Five times that day, after tailing him zipping a solid 60 mph or better clip over the stunning, dizzying mountain ranges on the way to Nevada, I watched as they parked in front of small town grocery stores or diners or gas station minimarts, took off the hood, and waited for people to come ooh and ahh over the cute little roadster.

Then he and Sharon would give a spiel about how they needed other people to give them oil to win this weird little race, and every time, usually within the first or second try, either a customer or a store employee would joyfully give in. In one case they were handed the store's entire stock of cooking oil. The stuff he got from a Lone Pine diner fryer was too thick and orange for them to dare use; the olive oil they got from the mayor of Death Valley Junction, retrieved from his crumbling abandoned warehouse of a home, didn't mix well with the rest of the canola oil they mostly used.

But except for some problems with air in the fuel lines on the first day, and the pain of driving through very cold weather with no windows, they had it made, drove their time easily, and won the race and the $5,000. In the meeting to decide the winners of the various other prize categories, judge Michael Michael and I argued for splitting the prize between the two finishers. The varied technical and social challenges they faced made straight time measurements—to us—misleading. How to measure whose achievement was truly more impressive than the others? The organizers were adamant in a tense half hour meeting in a dark corner of the old-school Sahara casino that for the race to be taken seriously we needed one winner according to the announced rules.

The three teams that actually drove all the way to Vegas—the two official finishers and the Llaguno's—made for a beautiful fable of community building, with old hippie fabricators, southern agricultural businessmen, and Christian homeschoolers all admiring and learning from each other in near-perfect harmony, under the guidance of Bay Area art-freaks.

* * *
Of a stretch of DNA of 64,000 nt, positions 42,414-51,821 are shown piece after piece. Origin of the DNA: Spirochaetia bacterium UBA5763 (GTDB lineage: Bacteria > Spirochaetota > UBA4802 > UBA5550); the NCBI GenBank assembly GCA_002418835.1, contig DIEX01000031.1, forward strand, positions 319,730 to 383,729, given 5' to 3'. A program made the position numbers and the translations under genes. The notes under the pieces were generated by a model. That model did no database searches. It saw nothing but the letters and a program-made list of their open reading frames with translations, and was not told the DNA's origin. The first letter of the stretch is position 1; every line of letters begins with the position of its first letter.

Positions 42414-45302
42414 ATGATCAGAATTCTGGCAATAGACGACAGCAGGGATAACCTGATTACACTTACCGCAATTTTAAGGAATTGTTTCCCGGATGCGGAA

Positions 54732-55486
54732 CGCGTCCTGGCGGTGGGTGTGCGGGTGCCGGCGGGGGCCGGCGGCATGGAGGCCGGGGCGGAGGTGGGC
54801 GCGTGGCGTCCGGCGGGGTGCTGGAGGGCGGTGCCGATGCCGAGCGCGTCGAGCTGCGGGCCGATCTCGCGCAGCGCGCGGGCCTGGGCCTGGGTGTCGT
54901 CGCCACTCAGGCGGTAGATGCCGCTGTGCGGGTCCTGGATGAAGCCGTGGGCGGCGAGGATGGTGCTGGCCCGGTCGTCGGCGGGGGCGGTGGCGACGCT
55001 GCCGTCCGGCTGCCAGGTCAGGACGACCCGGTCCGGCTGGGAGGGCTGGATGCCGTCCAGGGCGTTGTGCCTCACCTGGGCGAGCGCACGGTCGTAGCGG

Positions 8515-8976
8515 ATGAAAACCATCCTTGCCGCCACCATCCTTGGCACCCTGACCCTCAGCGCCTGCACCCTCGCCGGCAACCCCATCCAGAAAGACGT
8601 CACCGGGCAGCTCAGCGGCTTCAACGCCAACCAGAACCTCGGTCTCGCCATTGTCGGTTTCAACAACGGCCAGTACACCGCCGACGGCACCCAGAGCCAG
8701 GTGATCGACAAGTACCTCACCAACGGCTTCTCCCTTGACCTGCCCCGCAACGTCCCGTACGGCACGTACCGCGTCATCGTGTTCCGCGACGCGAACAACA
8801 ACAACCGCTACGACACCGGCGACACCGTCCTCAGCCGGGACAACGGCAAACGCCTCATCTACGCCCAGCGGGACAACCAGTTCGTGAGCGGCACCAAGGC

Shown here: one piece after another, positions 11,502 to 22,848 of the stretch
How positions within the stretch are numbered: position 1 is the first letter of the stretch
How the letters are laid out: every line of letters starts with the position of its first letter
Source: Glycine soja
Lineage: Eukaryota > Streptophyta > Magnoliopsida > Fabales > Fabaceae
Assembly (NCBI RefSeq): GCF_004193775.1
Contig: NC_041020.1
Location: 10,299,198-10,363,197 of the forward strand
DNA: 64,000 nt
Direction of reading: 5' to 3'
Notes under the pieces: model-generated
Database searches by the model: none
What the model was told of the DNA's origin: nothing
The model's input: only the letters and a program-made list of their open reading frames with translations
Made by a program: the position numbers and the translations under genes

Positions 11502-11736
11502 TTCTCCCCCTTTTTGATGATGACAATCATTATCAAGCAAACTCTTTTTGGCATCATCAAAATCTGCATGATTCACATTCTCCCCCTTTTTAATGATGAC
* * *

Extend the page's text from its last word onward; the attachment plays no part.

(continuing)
Walking into the Shipyard—a showcase for many absurd excesses of California bohemianism—the elder Llaguno tells me that all his son and he could think of as they looked around at the clutter of lathes, grinders, forklifts, shipping containers, vehicles in random states of disrepair, and mutation, was…it's just like home. Even in the heat of competition, this sociologically and culturally varied crew saw in each other nothing but brothers in the quest to make auto-locomotion more interesting, more challenging, more personal, more—despite or because of all the unexpected setbacks and frustrations—fun.

The race was not about building a new system for everyone to fall in line with, or for changing our car fueling systems from the top down. While McCornack's winner worked off a straight kit conversion from the company Plant Drive that anyone slightly handy could imitate, and not some exotic home-made hack, the veggie oil they begged for was always more than three times the already very high price of petroleum. Undoubtedly, an entire national system of veggie oil distribution could probably cut costs—and greatly increase the cost of food as more and more land and edible vegetable matter goes into our engines and not our stomachs. National economies are complicated things; as are car engines. But the latter are at least under our control, beneath our hands, mutable to our creative desires or our damn-it-all truculent whims.

In the 10 days since the race ended, the price of a barrel of oil fell to a 16-month low. But that's not going to deter the quest of those who tried to Escape from Berkeley into a more personal and potentially less polluting energy future.

Senior Editor Brian Doherty is author of This is Burning Man and Radicals for Capitalism: A Freewheeling History of the Modern American Libertarian Movement.